Fwd: Re: beknown

Laurence Horn laurence.horn at YALE.EDU
Wed Aug 5 19:43:23 UTC 2009

Oops.  Please ignore (or postedit) my "contribution" below, which I
now see was pre-empted by the first part of Arnold's own message.


>Date: Wed, 5 Aug 2009 15:38:39 -0400
>To: American Dialect Society <ADS-L at LISTSERV.UGA.EDU>
>From: Laurence Horn <laurence.horn at yale.edu>
>Subject: Re: beknown
>At 8:07 AM -0700 8/5/09, Arnold Zwicky wrote:
>>On Aug 5, 2009, at 6:44 AM, Jon Lighter wrote:
>>>Yeah, but "beknown" is called "archaic," and the 1876 "beholden" is
>>>from a
>>>book called _Modern English_.
>>>My mother and grandmother used to say "beholden" all the time...
>>>On Wed, Aug 5, 2009 at 9:03 AM, Joel S. Berson <Berson at att.net> wrote:
>>>>At 8/5/2009 08:45 AM, Jonathan Lighter wrote:
>>>>>The final OED ex. is from 1865.
>>>>>But how did they miss this?:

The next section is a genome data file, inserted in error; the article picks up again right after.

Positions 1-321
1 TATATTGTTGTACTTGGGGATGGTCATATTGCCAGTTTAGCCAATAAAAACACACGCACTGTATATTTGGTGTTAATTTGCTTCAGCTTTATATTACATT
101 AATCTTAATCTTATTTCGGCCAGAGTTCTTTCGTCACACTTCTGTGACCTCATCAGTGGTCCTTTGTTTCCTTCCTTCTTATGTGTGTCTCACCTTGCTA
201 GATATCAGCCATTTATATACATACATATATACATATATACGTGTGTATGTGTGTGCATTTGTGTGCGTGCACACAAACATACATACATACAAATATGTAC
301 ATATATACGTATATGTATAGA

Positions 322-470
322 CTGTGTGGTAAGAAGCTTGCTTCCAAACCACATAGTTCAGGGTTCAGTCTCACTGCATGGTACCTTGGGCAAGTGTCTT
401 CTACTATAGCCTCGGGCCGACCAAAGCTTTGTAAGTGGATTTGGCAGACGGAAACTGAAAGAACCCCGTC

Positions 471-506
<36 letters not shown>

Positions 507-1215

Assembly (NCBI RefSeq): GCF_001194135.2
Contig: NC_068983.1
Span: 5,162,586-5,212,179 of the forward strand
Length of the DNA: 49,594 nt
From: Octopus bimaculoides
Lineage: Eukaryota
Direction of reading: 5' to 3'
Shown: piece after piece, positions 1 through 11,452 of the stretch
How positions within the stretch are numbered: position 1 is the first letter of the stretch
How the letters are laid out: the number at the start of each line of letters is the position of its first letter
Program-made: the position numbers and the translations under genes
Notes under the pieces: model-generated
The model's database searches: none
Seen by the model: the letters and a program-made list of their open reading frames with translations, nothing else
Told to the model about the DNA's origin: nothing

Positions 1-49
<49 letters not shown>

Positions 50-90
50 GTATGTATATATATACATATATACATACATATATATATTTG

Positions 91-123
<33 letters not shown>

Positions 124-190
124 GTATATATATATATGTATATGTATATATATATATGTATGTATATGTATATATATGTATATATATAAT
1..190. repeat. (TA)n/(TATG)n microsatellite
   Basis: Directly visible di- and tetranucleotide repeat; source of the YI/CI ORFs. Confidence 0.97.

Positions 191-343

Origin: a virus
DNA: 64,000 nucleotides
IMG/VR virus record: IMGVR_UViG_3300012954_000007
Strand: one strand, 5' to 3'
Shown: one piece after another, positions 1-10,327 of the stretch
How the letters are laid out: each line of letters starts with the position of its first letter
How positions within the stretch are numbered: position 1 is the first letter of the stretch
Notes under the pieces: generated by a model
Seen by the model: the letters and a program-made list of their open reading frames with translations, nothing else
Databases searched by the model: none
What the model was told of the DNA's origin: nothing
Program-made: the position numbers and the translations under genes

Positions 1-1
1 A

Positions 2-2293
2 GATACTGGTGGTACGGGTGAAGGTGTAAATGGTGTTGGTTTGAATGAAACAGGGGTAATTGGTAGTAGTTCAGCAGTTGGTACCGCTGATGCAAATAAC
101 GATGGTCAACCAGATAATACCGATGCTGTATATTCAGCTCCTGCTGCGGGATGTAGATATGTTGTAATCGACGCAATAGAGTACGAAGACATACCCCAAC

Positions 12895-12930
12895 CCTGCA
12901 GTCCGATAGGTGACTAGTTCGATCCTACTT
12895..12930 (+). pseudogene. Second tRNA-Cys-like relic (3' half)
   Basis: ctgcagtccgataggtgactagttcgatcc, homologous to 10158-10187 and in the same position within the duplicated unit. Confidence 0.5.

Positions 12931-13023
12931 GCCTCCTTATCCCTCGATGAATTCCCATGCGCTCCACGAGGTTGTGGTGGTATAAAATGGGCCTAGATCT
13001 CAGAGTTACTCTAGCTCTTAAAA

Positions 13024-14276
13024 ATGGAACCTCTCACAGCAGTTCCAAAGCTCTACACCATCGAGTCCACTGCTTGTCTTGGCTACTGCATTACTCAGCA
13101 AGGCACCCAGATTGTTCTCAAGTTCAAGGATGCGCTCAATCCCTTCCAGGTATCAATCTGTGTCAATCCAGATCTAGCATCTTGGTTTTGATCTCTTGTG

>>>>>: i believe john ireland made his name beknown in this film.
>>>>They must have been sleeping though Katharine Hepburn movies.  After
>>>>all, she said "beholden" in "Philadelphia Story" in 1938 and again in
>>>>1940, and the final OED ex. for that is from 1873.
>>i'm baffled by this exchange.  why is "beholden" (dialectal/informal,
>>but still current) being discussed in a thread about "beknown"?
>>"beknown" is at best rare these days, and it's not even clear that
>>when it occurs it's a survival of the older verb form, rather than an
>>innovation on the basis of "unbeknownst", "renowned", analytic "be
>>known", etc.
>>but here's a further example i found:
>>   Please understand we have been selling these brands for a decade
>>and have few, if any unhappy customers who have made themselves
>>beknown to us (with a total sample size of thousands!) or returns...
>>so please don't be unduly alarmed!
>One structural difference between the two is that "beknown" in many
>contexts, including the one just above, could be a reparsing of "be
>known"--"who made themselves be known to us" is perfectly natural
>for me, and I can imagine someone associating this with
>"unbeknownst" and spelling it as one word.  This is impossible (or
>at least unlikely) with "beholden".

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